Building » Ashton-in-Makerfield – Our Lady Immaculate

Ashton-in-Makerfield – Our Lady Immaculate

Downall Green Road, Bryn, Ashton-in-Makerfield WN4

A good example of the work of Peter Paul Pugin, a well-known Catholic church architect, which preserves much of its original character, with some elaborate furnishings.

A mission was established here as early as 1776, but the present church dates from 1903.

The plan of the building comprises a tall nave and aisles under one roof, projecting southwest porch and baptistery with an apsidal end and a northwest projection which may have been intended as the base of a tower, since it adjoins a projecting stair which now serves only the internal western gallery. The nave is five bays long, with shallow transeptal projections in the third and fourth bays from the west. At the east end is a tall sanctuary.  The walls are of red rock-faced sandstone laid in courses, with dressed sandstone for the window detailing and roof coverings of Welsh slate.  The west end is a varied composition, with the tall end wall of the nave flanked by the projecting baptistery and stair projection; the gable of the nave has a large five-light window with elaborate tracery. The side elevations are of five main bays with three- light segment-headed windows to the aisles and five light traceried windows in the double transepts.   The tall shallow sanctuary has an elaborately traceried round window in the east wall.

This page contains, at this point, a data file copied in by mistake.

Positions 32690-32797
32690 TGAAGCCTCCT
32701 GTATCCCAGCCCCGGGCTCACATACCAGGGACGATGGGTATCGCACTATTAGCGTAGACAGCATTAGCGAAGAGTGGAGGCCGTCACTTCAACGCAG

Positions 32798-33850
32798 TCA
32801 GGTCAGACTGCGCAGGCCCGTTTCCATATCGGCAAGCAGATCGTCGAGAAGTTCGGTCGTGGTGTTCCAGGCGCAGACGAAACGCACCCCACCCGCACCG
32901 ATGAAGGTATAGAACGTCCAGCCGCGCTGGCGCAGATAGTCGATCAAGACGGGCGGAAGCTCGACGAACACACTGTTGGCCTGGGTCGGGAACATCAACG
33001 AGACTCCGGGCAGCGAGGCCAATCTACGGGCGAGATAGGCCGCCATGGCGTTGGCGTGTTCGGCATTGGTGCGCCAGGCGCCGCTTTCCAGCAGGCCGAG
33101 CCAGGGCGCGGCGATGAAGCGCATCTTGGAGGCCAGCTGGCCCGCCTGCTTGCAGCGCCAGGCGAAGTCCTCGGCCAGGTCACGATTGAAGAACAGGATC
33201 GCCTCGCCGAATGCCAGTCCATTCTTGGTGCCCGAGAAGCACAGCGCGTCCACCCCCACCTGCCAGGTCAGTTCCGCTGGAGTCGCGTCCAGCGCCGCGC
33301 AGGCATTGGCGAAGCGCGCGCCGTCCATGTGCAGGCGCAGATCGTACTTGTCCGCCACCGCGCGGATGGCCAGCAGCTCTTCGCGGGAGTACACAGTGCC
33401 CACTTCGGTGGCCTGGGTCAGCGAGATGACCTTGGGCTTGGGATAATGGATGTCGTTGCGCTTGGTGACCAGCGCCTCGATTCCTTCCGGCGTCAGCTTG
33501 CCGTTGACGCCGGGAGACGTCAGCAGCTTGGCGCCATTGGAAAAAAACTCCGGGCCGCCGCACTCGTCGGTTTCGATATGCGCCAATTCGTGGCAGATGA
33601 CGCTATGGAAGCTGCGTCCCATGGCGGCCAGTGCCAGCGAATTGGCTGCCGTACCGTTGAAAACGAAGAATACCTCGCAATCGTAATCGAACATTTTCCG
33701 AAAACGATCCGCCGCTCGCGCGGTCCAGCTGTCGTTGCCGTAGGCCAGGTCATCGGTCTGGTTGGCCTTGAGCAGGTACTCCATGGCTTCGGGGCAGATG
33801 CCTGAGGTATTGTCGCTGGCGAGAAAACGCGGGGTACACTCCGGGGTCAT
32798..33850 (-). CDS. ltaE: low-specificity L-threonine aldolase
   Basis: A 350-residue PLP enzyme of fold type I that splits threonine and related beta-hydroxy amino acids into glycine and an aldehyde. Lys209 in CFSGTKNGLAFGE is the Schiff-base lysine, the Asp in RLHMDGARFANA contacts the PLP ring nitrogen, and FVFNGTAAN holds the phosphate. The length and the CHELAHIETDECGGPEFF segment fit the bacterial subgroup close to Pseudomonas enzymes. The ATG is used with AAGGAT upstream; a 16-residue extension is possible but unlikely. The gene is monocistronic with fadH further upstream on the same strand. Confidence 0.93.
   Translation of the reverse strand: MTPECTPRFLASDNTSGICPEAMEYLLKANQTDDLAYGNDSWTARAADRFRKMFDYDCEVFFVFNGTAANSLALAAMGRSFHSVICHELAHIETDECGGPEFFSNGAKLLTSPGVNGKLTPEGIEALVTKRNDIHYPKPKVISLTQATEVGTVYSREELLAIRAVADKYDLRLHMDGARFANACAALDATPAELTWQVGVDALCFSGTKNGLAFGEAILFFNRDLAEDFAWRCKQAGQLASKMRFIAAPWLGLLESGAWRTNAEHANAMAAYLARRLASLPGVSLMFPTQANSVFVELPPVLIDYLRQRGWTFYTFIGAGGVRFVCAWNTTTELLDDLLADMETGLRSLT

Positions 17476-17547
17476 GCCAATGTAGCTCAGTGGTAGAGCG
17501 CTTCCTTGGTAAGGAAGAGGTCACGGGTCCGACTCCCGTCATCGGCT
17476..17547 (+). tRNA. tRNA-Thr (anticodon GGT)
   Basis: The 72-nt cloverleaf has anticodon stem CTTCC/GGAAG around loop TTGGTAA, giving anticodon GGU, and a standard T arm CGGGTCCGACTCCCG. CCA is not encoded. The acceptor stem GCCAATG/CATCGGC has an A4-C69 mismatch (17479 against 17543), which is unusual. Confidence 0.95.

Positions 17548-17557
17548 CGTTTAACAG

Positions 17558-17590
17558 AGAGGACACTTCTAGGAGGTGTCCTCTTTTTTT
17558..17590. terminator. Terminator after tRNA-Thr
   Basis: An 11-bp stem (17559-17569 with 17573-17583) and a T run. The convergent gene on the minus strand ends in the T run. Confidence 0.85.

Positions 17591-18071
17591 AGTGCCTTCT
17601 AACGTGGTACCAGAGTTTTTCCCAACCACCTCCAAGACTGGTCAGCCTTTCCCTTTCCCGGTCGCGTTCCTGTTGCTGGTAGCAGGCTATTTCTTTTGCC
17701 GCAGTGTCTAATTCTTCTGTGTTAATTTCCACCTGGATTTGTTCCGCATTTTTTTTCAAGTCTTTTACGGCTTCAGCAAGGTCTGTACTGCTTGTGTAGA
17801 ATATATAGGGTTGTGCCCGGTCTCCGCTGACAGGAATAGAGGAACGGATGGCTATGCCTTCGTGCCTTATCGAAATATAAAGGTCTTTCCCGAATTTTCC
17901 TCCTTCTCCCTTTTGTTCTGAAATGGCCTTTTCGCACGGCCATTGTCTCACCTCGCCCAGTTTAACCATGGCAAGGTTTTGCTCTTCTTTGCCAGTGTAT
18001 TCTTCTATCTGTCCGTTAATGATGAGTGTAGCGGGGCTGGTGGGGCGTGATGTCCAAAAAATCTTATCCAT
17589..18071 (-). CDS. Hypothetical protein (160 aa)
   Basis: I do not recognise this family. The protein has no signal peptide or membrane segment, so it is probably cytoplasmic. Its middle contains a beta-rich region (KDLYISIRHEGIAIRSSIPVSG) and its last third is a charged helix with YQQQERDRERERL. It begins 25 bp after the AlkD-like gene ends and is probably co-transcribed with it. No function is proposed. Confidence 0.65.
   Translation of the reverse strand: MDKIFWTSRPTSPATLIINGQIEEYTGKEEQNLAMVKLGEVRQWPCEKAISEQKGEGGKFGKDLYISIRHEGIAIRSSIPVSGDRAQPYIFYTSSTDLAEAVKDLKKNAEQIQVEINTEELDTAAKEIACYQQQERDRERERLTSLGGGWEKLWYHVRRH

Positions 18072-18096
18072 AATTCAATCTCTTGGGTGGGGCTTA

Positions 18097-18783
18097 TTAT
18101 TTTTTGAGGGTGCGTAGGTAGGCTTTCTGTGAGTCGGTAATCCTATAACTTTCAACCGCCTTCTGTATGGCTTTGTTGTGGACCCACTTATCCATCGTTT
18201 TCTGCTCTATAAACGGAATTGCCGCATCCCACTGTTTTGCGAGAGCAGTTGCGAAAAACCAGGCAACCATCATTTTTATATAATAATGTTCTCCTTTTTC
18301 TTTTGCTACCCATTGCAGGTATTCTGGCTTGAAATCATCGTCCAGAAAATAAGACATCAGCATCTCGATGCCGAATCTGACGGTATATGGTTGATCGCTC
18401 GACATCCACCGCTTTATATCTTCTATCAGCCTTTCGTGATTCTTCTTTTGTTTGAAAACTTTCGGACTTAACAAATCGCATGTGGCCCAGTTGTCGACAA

The interior is dramatic, with a western gallery, arcades of five bays of pointed arches on tall cylindrical columns and a steep and elaborate timber roof.  Above the arches of the arcades are foiled openings into the upper parts of the aisles.  At the east end, in the sanctuary and flanking side chapels, the three original marble altars by Peter Paul Pugin with their canopied reredoses still survive.  The windows of the church are mostly clear-glazed with yellow borders, but there is some good Arts & Crafts style stained glass in the east window.

The interior was thoroughly but sensitively reordered and refurbished by Philip Johnston in c.1999. A new nave altar was formed from second-hand elements, and displaced pews and choir stalls were recycled to created screens at the west end. The interior was carpeted.

Heritage Details

Architect: Pugin & Pugin

Original Date: 1903

Conservation Area: No

Listed Grade: Not Listed